NOUAKCHOTT - Agence France-Presse
In this undated image released Wednesday Jan. 16, 2013, by BP petroleum company, showing the Amenas natural gas field in the eastern central region of Algeria, where Islamist militants raided and took hostages. AP photo
An Algerian mission to free 41 hostages kidnapped by al-Qaeda-linked Islamists at a gas complex ended yesterday in a tragic fiasco after government forces reportedly fired on vehicles containing the hostages, killing 34 captives.
Britain, France and Norway, all of which have nationals among the hostages, confirmed an operation was underway at the remote site, which was attacked Jan. 16 in retaliation for France’s week-old military assault against Islamists in neighboring Mali.
A total of 34 hostages and 15 of their Islamist kidnappers were reportedly killed in the Algerian air strike at the In Amenas gas facility, Mauritania’s ANI news agency quoted a spokesman for the kidnappers as saying. “Thirty-four hostages and 15 kidnappers were killed in an [air] raid by the Algerian army.”
The source said Westerners were among the dead. Also killed was Abu al-Baraa, who led the Jan. 16 operation.
The spokesman said Algerian aircraft attacked the kidnappers when they tried to “transport some of the hostages in vehicles to a location to the south.”
Algerian media reported yesterday 15 foreigners and 30 Algerians being held hostage had managed to escape, but authorities could not confirm this.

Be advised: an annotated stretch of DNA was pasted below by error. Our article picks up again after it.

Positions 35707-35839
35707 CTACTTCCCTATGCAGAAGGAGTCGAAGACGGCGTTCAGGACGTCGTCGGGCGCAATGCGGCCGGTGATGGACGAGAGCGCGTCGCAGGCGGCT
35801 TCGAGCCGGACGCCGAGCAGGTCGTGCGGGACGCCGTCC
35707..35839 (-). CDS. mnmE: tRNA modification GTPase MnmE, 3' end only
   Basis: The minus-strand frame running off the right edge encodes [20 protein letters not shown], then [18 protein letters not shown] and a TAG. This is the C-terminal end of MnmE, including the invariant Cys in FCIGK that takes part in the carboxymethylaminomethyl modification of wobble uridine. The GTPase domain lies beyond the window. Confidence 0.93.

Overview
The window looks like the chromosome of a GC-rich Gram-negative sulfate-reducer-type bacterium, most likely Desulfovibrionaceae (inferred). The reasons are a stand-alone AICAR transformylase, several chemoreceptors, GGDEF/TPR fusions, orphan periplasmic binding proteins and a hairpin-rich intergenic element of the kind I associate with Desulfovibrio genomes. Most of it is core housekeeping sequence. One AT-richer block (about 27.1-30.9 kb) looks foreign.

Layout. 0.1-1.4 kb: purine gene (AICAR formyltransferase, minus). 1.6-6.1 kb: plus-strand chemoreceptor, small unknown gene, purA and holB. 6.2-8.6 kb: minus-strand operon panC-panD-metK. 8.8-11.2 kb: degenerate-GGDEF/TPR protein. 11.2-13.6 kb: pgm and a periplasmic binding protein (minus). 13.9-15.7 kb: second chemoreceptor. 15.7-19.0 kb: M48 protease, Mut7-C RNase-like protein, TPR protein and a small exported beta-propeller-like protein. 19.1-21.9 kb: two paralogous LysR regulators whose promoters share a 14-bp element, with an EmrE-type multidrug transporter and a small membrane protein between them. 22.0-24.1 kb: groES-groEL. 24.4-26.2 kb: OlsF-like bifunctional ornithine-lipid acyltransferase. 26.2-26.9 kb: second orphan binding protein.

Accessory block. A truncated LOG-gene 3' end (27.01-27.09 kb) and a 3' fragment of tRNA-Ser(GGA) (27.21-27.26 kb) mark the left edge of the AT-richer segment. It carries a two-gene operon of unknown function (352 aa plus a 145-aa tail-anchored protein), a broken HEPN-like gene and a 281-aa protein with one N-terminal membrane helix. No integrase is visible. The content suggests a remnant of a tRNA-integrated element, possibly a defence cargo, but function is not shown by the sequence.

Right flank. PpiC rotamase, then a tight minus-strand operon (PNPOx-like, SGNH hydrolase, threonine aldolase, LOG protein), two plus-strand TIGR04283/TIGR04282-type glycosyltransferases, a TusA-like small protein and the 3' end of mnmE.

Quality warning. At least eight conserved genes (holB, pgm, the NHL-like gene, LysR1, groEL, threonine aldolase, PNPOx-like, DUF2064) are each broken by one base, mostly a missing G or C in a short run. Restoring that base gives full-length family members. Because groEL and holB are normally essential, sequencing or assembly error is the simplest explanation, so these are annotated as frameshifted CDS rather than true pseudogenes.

Four hostages, including two Britons, a Frenchman and a Kenyan, were freed by the Algerian army, the APS news agency reported. After the airstrikes, the Algerian military launched a ground assault on the desert gas complex, one of the kidnappers told the ANI news agency.
“Warplanes and ground units have begun an operation to take the complex by force,” the spokesman said, threatening to “kill all the hostages if the Algerian forces succeed in entering the complex.”
Britain’s Foreign Office and a French
government source also said they had been informed of an assault, amid reports of the deaths. The militants killed two people, including one Briton, when it first raided the facility and took the hostages, which include British, Irish, French, Norwegian and Japanese citizens. British Prime Minister David Cameron’s spokesman said earlier yesterday that Britain would consider any requests for help from Algeria in its efforts to free the hostages.
British energy giant BP said it had also been informed of an Algerian attempt to “take control” of the plant.
“We have been informed by the U.K. and Algerian governments that the Algerian army is attempting to take control of the In Amenas site,” it said in a statement.
“The situation remains unclear and we continue to seek updates from the authorities,” it added. “Sadly, there have been some reports of casualties but we are still lacking any confirmed or reliable information. There are also reports of hostages being released or escaping.”
The company said it was evacuating a group of workers from Algeria. “As a precautionary measure, staged plans are under way to bring a group of non-essential workers out of Algeria.”
The militants said they seized the hostages in retaliation for the French
military intervention in nearby northern Mali, which began after Islamist rebels started pushing south toward a strategic airbase in the center of the country.
Algerian troops encircled the In Amenas plant earlier in the day, prompting gunmen to demand their withdrawal to allow for negotiations.
They have also demanded the release of some 100 Islamist extremists in Algeria, and want them sent to northern Mali to continue the fight against French
and Malian forces.